76. Minimum Window Substring

HardHash TableStringSliding Window
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Problem Description

The problem requires us to find the smallest segment (substring) from string s that contains all the characters from string t, including duplicates. This segment or substring must be minimized in length and must contain each character from t at least as many times as it appears in t. If we are unable to find such a segment, we should return an empty string. A key point is that the solution is guaranteed to be unique where applicable.


To solve this problem, we employ a sliding window technique along with character counting. The main idea revolves around expanding and shrinking a window on string s to include the characters from t in the most efficient way possible.

Firstly, we need to know how many of each character from t need to be in our window. This is where need, our character count for t, comes into play.

We also keep a counter for the characters in our current window (window) and the number of characters from t in the window (cnt). Two pointers (i and j) mark the start and end of the current window. As we traverse s, we expand our window by including the current character and check if this character is "necessary" (meaning it's still required to meet the t character count criterion). If it is, we increment cnt.

Whenever cnt reaches the length of t, it means our window potentially includes all characters from t. At this point, we should attempt to shrink the window from the left by incrementing j, all the while making sure the window still contains all characters from t. If during this shrinkage we find a window smaller than our previous smallest (mi), we update our minimum window size (mi) and starting position (k).

The process of expanding and shrinking continues until the end of string s. If by the end we haven't found any such window, we return an empty string. Otherwise, we return the smallest window from s that contains all characters from t, starting at k with length mi.

Learn more about Sliding Window patterns.

Solution Approach

The solution utilizes a sliding window approach, which dynamically changes its size, along with two hash tables or counters to keep track of the characters in the sliding window (window) and the characters needed (need). The python Counter from the collections module has been used for this purpose as it conveniently allows counting the frequency of each character in strings s and t.

Here's the breakdown of the algorithm:

  1. First, we initialize the need counter with the character frequencies of the string t since we want to find a substring of s that contains at least these many characters of t.

  2. We also initialize a window counter with no characters, an integer cnt set to 0 to count the "necessary characters," indices j and k (j for the start of the sliding window and k for the start of the minimum window), and a variable mi representing the minimum length infinity (inf provided by python) of the window.

  3. We then iterate over the string s with the index i and character c, expanding the window by adding the character c.

  4. If the character c is "necessary," meaning need[c] >= window[c] (it contributes to forming a window that covers t), we increment cnt.

  5. A while loop starts whenever cnt matches the length of t, indicating that our current window has all the characters needed in string t. Inside this loop:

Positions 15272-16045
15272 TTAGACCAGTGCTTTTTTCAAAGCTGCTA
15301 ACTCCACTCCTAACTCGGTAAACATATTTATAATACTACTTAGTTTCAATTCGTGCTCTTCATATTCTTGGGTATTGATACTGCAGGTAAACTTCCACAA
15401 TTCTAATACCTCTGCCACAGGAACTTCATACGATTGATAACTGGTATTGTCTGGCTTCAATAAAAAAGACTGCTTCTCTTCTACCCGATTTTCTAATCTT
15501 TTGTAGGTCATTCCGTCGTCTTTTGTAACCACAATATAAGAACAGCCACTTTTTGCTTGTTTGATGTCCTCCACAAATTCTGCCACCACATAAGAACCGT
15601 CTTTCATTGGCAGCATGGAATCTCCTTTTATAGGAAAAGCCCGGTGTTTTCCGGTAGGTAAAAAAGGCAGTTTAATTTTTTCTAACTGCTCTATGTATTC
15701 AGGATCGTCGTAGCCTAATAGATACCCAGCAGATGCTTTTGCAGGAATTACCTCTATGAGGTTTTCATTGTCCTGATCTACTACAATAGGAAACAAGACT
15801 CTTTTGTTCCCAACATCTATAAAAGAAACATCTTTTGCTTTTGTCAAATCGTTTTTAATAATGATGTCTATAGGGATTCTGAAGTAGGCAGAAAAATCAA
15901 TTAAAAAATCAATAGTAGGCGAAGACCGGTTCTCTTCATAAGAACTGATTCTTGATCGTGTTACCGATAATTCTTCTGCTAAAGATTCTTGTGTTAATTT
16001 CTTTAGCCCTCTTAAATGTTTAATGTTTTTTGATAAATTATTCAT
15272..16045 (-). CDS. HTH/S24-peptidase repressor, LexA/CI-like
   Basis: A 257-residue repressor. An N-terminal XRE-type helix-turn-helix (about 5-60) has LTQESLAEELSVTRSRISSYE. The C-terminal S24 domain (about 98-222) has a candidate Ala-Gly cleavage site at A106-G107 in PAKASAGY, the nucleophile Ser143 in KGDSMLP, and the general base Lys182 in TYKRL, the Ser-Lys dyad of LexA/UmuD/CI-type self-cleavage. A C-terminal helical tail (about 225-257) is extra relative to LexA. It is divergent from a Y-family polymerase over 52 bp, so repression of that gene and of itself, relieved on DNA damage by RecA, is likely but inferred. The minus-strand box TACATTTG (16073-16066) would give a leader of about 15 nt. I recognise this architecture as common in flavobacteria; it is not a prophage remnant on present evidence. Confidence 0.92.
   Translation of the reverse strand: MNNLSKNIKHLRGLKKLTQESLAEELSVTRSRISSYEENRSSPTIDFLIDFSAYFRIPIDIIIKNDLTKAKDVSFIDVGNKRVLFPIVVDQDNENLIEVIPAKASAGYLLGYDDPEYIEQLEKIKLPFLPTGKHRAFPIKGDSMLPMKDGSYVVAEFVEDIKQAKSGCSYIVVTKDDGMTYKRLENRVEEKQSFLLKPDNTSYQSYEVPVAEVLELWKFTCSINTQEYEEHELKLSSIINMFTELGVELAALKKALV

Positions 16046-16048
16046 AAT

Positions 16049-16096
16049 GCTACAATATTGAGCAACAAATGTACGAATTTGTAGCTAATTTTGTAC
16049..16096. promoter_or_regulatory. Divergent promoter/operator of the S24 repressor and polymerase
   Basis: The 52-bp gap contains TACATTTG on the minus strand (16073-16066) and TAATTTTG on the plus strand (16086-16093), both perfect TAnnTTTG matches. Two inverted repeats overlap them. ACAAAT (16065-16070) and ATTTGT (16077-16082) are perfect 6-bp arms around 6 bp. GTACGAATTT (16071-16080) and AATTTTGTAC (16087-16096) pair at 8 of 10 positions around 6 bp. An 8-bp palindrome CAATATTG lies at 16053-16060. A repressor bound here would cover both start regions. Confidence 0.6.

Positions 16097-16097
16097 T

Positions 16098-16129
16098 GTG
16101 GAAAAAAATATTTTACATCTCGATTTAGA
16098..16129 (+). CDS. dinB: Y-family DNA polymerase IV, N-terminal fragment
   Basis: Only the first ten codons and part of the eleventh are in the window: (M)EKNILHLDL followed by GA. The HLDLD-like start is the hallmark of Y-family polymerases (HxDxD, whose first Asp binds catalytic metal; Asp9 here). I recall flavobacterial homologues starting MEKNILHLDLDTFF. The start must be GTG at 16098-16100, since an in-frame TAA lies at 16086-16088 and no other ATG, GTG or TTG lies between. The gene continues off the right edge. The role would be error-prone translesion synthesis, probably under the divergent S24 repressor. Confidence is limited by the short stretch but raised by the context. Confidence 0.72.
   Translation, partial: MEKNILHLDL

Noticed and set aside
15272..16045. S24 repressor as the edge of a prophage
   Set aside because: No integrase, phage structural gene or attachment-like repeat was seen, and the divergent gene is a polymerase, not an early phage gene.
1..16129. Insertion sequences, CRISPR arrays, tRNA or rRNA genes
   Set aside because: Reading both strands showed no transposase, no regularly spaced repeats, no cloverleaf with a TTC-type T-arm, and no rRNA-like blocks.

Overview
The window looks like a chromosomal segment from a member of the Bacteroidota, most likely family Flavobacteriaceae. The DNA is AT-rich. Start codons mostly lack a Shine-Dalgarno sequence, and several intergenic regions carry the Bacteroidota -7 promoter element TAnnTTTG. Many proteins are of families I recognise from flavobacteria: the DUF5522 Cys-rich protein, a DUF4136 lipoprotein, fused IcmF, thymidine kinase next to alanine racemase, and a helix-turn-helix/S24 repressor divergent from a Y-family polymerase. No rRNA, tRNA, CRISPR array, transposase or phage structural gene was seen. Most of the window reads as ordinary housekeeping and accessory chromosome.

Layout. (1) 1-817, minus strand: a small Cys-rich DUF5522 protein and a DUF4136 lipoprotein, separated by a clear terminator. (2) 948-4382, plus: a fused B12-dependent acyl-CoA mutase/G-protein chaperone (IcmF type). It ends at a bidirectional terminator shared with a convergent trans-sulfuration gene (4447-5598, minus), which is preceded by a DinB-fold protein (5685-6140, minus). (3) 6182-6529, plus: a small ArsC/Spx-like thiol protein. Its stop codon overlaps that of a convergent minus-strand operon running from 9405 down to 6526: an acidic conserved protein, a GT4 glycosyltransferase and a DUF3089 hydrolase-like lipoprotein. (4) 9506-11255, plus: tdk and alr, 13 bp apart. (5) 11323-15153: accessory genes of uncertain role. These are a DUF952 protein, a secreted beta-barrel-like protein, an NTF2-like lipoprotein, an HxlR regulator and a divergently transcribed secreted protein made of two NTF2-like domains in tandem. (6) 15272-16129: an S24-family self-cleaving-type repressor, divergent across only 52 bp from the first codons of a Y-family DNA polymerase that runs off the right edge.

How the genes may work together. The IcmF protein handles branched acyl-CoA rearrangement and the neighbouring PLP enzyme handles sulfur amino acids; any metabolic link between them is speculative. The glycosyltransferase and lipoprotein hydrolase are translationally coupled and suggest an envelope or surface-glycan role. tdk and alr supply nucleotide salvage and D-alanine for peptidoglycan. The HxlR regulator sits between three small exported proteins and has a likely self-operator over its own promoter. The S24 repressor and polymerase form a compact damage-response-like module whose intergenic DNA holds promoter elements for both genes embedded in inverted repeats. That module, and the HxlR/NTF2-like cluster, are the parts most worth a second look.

• We check if the current window size (i - j + 1) is smaller than the previously recorded minimum (mi). If it is, we update mi with the new window size and k with the new start position of the window (j).
    • Shrink the window from the left by moving j right. If the character s[j] at the left boundary was "necessary," decrement cnt. Given we are potentially removing a "necessary character," we update the window count for that character.
    • Continue to move j to the right as long as cnt equals the length of t and the condition need[s[j]] >= window[s[j]] holds true.
  6. After the loop ends, if cnt does not equal the length of t, it means our current window is missing some characters from t, and we expand the window by moving i to the right, otherwise, we continue to shrink the window.

  7. Once we've traversed all of s, we check if we found a minimum window (by checking if k>=0). If we have, we return the substring s[k:k + mi], otherwise, we return an empty string as per the problem's requirement.

This approach ensures that all characters of t are included in the minimum window in s as efficiently as possible, by appropriately expanding and shrinking the size of the window.

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Example Walkthrough

Let's take a small example to illustrate the solution approach. Suppose s = "ADOBECODEBANC" and t = "ABC".

  1. We initialize need with the frequencies of character of t: need = {'A': 1, 'B': 1, 'C': 1}.

  2. Initialize window as an empty counter, cnt as 0, j and k both to 0, and mi as infinity.

  3. We start iterating over s with our i pointer starting from the 0th index.

  4. When i = 0, c = A, we found a necessary character A. We update window to {'A': 1} and increment cnt to 1.

  5. At i = 3, c = B, window becomes {'A': 1, 'B': 1} and cnt now is 2.

  6. At i = 5, c = C, window updates to {'A': 1, 'B': 1, 'C': 1} and cnt increases to 3, which is the length of t. Now we have a potential window "ADOBEC" from index 0 to 5.

  7. Since cnt equals the length of t, we enter the while loop and notice the current window size is smaller than mi (infinity), so we update mi = 6, and k = 0.

  8. Next, we move j right to shrink the window while checking if it still contains t fully. The window now can be shrunk because it contains extra characters not needed.